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J Expo Anal Environ Epidemiol. 2001 Sep-Oct;11(5):407-13.

Contribution of children's activities to lead contamination of food.

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Department of Environmental and Community Medicine, Robert Wood Johnson Medical School, University of Medicine and Dentistry of New Jersey, Piscataway, New Jersey 08854, USA.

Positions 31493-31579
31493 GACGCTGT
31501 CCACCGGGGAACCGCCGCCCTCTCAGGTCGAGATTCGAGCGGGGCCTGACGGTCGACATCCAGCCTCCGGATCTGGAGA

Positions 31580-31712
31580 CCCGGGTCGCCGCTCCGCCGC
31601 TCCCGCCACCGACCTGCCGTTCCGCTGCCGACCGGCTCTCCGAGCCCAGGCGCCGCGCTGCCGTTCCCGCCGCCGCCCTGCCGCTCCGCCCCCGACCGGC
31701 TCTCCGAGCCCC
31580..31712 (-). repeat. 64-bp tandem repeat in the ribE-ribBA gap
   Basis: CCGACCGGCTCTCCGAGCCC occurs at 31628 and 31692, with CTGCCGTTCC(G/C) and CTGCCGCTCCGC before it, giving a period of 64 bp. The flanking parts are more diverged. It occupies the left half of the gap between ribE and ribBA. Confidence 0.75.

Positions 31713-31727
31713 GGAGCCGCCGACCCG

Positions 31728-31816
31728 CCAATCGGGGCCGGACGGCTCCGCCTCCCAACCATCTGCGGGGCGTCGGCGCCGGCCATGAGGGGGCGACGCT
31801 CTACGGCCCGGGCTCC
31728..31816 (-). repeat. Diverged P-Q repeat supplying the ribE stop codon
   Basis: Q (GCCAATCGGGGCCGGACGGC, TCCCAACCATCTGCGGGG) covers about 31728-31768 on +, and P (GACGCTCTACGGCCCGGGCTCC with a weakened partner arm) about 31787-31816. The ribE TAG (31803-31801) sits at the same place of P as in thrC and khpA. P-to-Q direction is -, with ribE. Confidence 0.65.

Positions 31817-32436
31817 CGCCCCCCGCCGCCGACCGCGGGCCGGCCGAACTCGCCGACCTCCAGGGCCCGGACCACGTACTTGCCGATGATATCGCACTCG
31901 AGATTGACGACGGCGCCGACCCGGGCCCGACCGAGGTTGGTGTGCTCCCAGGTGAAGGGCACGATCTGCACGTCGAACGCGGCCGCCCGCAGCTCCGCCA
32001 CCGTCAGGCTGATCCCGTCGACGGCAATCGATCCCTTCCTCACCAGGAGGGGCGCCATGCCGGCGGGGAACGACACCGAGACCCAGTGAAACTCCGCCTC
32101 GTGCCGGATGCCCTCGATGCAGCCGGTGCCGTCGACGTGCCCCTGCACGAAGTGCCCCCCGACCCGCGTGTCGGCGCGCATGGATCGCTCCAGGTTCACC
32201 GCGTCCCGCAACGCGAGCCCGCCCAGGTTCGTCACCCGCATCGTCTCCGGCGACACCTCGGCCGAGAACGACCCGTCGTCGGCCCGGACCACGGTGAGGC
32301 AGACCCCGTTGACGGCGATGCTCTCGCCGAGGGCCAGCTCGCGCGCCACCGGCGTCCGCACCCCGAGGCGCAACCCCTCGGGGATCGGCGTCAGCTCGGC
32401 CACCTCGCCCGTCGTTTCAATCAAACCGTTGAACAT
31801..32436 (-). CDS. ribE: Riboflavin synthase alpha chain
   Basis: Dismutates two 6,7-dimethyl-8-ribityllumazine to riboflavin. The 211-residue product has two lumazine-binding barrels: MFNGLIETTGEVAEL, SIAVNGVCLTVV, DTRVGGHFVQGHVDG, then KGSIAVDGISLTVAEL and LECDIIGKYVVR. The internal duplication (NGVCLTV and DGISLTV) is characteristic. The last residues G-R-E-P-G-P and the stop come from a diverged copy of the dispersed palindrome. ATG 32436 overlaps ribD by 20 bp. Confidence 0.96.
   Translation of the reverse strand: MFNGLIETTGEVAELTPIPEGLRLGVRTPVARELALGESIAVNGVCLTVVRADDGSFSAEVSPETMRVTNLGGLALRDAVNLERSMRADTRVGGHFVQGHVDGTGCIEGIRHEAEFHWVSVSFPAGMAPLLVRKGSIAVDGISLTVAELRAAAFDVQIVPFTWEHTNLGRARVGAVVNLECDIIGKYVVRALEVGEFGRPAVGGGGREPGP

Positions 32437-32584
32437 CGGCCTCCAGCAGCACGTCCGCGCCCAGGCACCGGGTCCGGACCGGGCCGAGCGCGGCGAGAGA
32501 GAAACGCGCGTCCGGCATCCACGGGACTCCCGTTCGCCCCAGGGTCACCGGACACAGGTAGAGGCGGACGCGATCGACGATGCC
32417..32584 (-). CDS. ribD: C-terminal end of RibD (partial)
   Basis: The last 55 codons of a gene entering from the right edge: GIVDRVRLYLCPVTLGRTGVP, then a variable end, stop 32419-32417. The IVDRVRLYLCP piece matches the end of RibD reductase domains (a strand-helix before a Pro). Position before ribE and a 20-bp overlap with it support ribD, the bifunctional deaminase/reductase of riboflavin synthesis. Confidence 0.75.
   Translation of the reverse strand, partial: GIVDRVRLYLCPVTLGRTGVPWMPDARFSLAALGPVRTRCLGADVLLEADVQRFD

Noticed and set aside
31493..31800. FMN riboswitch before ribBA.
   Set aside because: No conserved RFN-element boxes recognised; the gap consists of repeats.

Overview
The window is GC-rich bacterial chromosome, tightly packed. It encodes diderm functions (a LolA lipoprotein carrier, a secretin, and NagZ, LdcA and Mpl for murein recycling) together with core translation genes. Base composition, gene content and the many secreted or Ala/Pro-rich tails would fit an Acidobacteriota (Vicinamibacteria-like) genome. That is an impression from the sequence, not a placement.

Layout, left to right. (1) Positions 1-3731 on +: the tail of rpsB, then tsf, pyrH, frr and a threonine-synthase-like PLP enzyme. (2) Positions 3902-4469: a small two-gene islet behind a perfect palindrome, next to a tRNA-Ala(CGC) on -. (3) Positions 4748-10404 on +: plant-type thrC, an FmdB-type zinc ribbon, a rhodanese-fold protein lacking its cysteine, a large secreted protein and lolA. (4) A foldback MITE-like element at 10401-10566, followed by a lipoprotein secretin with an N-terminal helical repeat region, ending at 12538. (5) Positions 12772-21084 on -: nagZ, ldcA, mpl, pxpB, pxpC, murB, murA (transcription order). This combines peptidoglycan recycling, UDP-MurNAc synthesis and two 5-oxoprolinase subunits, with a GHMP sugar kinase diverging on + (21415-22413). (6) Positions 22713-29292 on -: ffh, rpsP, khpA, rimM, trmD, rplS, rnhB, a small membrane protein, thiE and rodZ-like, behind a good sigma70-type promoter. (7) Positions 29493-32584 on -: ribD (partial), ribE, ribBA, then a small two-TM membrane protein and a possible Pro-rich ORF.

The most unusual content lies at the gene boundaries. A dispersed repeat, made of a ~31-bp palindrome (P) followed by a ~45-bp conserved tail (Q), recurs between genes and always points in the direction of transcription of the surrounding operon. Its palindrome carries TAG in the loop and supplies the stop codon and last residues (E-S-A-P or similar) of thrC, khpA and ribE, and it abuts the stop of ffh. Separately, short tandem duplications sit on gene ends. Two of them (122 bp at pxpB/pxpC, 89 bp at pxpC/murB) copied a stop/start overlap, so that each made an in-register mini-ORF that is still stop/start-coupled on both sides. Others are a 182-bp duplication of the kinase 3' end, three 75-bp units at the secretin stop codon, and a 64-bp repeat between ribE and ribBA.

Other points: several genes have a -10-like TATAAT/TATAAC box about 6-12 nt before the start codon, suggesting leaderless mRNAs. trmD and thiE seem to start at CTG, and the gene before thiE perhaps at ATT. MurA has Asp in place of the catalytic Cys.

This study evaluates the relationship of children's hygiene habits and food-handling behaviors on lead levels on hands and handled foods for toddlers living in lead-contaminated homes. Forty-eight inner city toddlers previously identified as having elevated blood lead levels participated in three consecutive days of designated food-handling activities. During the visits, duplicate diets were obtained, the child handled a banana, a hot dog, and had his/her hands wiped with a moist towelette. In addition, wipe samples were collected from the kitchen floor, and food items were deposited on and subsequently collected from the kitchen floor. All samples were analyzed for lead. The child's caregiver completed a questionnaire, which addressed the child's hygiene and eating behaviors. It was demonstrated that children's contact with residential dust containing lead can transfer lead to food. Both lead in the home and on the children's hands contribute to the contamination of food, and hence potential dietary exposure. Mean lead in handled bananas was 26 microg/kg and on hot dogs 65 microg/kg, and mean lead values on cheese and apple slices that had been on the floor were 119 and 215 microg/kg. In addition, the child's hygiene habits as reported by the parent indicate that lack of basic hygiene patterns within a high lead environment can contribute to children's dietary exposure to lead.

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